Well, that was predictable.
First, a beauty product called “Veet” — a home-waxing kit — introduced a set of tongue-in-cheek TV ads with the tagline, “Don’t Risk Dudeness.” A woman discovers unwanted hair on her legs, armpits, etc., and magically transforms into a bearded, hairy guy.
Then, the Internet chimed in. “HOW DARE YOU?” it said, and it had a point: There was something outrageous, even as a joke, about linking strands of errant hair with womanhood itself. The backlash was so swift, the Facebook rage so hot, that Veet pulled the ads off the air.
At which point the Internet declared victory, and then went back to shaving and gawking at photos of Gisele Bundchen.
That was the troublesome thing about this week’s Veet saga: Those online rants, most of them written by women, had the subtext, “Yes, I remove my hair, too. But you have no right to tell me how to feel about it.” And that’s why the ads really stung: They showed how complicit we all are in beauty culture. The hairy woman in the ads is tsk-tsked by a female pedicurist, embarrassed in front of a female paramedic. The Veet marketers, in a Facebook mea culpa, said they were an all-female team.
So it’s not that one company, out of the blue, decided to shame women for looking imperfect. It’s that women, consumers of billions of dollars worth of lotions and razors and makeup wands, are sometimes the ones doing the shaming. We shouldn’t blame ourselves too much for this. The pressure to conform — or to enjoy the trappings of beauty — has been around a lot longer than Vogue.
But we shouldn’t blame Veet too much, either, for crassly voicing something nearly everybody feels.
Granted, hair removal is especially fraught; there’s a difference between applying lipstick and removing a part of your body with a sharp blade or hot wax. And yet most of us do it, to varying degrees, and then come up with justifications. For her forthcoming book, “Plucked: A History of Hair Removal,” Bates College historian Rebecca Herzig studied psychological research about hair removal, and found a pattern. Women tend to blame other women’s habits on conformity, but their own on self-enhancement: Smooth skin makes them feel sexy or attractive or empowered.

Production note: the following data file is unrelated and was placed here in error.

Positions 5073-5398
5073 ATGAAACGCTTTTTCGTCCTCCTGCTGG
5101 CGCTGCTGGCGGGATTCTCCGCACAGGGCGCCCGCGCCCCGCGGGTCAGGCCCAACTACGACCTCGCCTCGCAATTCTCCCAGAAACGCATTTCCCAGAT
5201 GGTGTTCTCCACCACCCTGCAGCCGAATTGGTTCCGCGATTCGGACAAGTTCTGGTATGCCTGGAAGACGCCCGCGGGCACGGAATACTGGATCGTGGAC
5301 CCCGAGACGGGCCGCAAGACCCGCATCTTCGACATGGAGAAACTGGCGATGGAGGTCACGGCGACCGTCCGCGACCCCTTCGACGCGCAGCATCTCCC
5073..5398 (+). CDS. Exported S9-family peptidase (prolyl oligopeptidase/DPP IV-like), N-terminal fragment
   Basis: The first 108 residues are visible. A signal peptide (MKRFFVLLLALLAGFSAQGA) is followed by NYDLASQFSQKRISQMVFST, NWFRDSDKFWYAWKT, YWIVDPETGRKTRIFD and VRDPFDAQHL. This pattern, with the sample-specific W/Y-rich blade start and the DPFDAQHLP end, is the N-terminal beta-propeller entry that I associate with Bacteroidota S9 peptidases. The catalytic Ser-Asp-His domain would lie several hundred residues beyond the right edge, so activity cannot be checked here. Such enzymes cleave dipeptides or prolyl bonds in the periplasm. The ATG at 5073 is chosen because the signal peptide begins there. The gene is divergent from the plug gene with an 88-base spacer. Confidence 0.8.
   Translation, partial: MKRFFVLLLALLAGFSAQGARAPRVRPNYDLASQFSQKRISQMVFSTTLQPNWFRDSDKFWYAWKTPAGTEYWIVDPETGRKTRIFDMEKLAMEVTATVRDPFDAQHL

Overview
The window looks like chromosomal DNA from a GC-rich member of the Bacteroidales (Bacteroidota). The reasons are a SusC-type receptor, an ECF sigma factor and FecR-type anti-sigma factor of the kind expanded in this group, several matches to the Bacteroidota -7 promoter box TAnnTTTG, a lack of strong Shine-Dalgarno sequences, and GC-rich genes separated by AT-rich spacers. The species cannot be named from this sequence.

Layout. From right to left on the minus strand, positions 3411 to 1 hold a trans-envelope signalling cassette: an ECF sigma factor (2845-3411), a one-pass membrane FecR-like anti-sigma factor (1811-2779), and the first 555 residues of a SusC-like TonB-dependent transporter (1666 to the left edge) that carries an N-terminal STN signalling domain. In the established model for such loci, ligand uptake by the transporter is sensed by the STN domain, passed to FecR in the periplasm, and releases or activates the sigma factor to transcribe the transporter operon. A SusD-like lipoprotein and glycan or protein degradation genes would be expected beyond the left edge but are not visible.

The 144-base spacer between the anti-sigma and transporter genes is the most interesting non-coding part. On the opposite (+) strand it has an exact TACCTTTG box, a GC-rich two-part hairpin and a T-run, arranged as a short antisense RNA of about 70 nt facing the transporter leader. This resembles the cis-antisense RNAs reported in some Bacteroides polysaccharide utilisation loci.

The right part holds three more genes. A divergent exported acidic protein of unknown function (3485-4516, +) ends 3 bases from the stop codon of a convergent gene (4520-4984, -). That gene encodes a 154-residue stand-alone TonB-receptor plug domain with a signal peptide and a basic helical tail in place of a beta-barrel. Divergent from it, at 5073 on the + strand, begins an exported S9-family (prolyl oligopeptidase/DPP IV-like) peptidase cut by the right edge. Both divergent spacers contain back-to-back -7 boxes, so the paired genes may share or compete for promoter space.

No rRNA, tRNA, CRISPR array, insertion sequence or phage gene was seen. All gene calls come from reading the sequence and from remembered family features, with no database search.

That “says something, I think, about American culture — how much we value these ideas about independence and autonomy,” Herzig told me. “We’re not just lemmings following what the commercials tell us to do.”
Beauty advertising has always peddled both aspiration and shame, said Harvard Business School professor Geoffrey Jones, the author of “Beauty Imagined: A History of the Global Beauty Industry.” Use our product, ads suggest, and you’ll look great and be happy. “If you don’t,” Jones said, “it’s your fault. You look awful.”
But Jones said beauty ads tend to amplify social trends, not create them. And when it comes to hair removal, those pressures have changed over time. In the late 1800s, Herzig said, Americans debated the ideal amount of hair women should have on their faces. (That’s when electrolysis was invented.) In the 1920s and ’30s, clothing styles changed, and suddenly people were talking about women’s underarms and legs.
The bikini-zone obsession is more recent, since about 1999. Herzig lists a range of factors, from images in mass media (and Playboy, and pornography) to talk of Brazilian waxes on “Sex and the City.” But she also cites some structural changes in society: Shifts in medical reimbursement that led doctors to offer more cosmetic procedures; waves of immigration that led to an influx of cheap beauty salons.
The question we ought to be asking, Herzig said, is when a trend becomes an obligation — and at what point young girls start to feel the pressure. Hair removal has recently made its way into pediatric medical literature, she said: Doctors wondered why they weren’t seeing normal markers of puberty, then realized that many teenage girls were waxing their hair away.
And on college campuses, body hair is swiftly disappearing, said Leila Rupp, a feminist studies professor at the University of California-Santa Barbara. Two years ago, one of her students won a major academic award for surveying campus women about their pubic hair. She found that full removal had become a kind of post-puberty rite of passage, taught by older sisters and female friends, well before boys got involved. On campus, hairlessness was seen a prerequisite for sex, and by now, the pressure was coming from men — perhaps because they’d never seen a natural hair in its natural place.
Today, there are signs of a backlash, noted in salons, promoted by celebrities. In the meantime, women can take heart in knowing that men feel pressure, too. Herzig said the majority of American men now remove or trim the hair below their necks. In one of those Veet commercials, she points out, the hairy girl’s boyfriend is practically hairless, himself.
Maybe that guy feels conflicted, too. I’m in search of the Internet rants.